Luckiest Girl AliveLuckiest Girl Alive by Jessica Knoll
My rating: 4/5 cats
One StarOne StarOne StarOne Star

You only scream when you’re finally safe.

this book is kind of like if the lifetime channel exploded, causing lifetime confetti to go everywhere.

but i don’t think that’s a bad thing.

a lot of people have had really strong negative reactions to this book, but since this seems to be the year that i like the books everyone hates and hate the books everyone likes, here i am with at least one thumb up.

this book is far from perfect, and it’s got a lot of things in it that people who read less clinically than i do are going to have emotional responses to. it covers all the modern-day danger-ground topics like bullying, View Spoiler », View Spoiler », eating disorders, homophobia, and there are various gender and class issues scattered throughout.

is it the new Gone Girl? not really, although it does share some qualities with that book in centering around a calculating and manipulative female lead, with several twists and reveals along the way, as well as an explication of knoll’s version of “the cool girl.” however, unlike Gone Girl, where the more we know about amy dunne the less likable she is, here it’s the complete opposite and the character becomes more sympathetic as the story unfolds.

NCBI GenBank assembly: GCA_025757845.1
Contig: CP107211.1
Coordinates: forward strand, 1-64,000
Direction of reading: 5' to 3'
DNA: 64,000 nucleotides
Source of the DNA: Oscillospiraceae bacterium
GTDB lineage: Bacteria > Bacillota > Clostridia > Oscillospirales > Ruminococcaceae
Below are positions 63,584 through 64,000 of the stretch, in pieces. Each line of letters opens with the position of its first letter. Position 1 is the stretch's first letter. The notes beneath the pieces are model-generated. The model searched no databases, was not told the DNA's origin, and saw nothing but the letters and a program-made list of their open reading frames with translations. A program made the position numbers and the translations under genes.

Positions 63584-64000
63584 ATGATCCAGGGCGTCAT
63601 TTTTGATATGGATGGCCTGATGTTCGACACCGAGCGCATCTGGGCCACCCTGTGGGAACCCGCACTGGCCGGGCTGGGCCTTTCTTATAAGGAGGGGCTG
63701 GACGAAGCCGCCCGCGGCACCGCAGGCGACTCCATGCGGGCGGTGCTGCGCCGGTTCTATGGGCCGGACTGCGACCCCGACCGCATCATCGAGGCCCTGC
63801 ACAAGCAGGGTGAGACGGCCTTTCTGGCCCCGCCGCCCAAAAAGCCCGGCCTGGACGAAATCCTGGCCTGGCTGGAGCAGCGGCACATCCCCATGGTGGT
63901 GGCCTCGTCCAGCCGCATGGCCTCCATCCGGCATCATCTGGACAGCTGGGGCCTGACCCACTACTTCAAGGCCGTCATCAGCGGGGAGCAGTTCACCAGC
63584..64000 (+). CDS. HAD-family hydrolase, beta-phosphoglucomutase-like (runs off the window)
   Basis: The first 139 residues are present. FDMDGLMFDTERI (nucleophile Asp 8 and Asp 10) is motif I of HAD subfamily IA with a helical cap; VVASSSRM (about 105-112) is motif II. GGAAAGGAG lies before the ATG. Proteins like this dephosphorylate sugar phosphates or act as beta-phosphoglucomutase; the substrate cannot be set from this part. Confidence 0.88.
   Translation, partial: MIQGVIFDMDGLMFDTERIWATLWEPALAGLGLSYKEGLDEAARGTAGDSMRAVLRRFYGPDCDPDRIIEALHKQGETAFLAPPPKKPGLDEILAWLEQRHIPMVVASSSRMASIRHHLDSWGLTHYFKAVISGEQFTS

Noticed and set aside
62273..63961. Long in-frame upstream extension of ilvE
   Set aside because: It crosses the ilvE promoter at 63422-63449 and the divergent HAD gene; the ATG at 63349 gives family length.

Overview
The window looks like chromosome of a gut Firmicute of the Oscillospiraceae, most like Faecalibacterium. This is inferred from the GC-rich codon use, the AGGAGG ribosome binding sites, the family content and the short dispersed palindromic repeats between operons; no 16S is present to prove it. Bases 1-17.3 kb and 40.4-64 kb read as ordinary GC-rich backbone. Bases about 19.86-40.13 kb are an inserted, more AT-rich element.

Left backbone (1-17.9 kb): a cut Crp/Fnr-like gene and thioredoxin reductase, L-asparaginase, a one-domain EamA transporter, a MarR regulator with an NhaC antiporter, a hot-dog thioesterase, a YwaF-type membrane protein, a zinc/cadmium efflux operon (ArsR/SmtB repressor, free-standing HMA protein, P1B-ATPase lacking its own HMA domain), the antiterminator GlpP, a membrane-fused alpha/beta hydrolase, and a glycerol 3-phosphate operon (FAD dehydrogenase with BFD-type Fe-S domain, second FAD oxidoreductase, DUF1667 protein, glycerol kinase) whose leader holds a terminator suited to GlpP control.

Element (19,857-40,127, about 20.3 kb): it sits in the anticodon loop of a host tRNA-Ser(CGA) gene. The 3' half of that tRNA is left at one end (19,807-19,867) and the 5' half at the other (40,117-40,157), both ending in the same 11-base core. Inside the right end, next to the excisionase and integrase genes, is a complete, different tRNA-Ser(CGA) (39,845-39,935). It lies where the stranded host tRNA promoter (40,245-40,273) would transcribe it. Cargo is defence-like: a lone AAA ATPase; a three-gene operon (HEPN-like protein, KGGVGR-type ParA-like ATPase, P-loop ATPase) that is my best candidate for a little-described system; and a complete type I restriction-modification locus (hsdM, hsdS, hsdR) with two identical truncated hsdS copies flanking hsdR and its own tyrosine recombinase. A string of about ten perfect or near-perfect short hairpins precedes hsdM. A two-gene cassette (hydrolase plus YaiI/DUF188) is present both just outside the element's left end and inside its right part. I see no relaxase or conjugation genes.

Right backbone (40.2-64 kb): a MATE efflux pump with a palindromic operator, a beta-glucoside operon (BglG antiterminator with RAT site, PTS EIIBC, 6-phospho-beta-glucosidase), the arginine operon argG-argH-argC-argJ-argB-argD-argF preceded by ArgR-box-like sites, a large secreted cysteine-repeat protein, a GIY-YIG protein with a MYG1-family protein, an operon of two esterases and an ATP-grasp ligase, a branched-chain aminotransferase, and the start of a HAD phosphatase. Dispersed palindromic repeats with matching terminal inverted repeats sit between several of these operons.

and i like antiheroes more than empathy.

i suppose here is where i am supposed to use the character’s name, but it is so spectacularly bad. and it’s meant to be, but still. okay – bracing myself: TifAni FaNelli. fortunately, she goes by “ani” for most of the book, so i will use that name for the rest of the review, because good lord.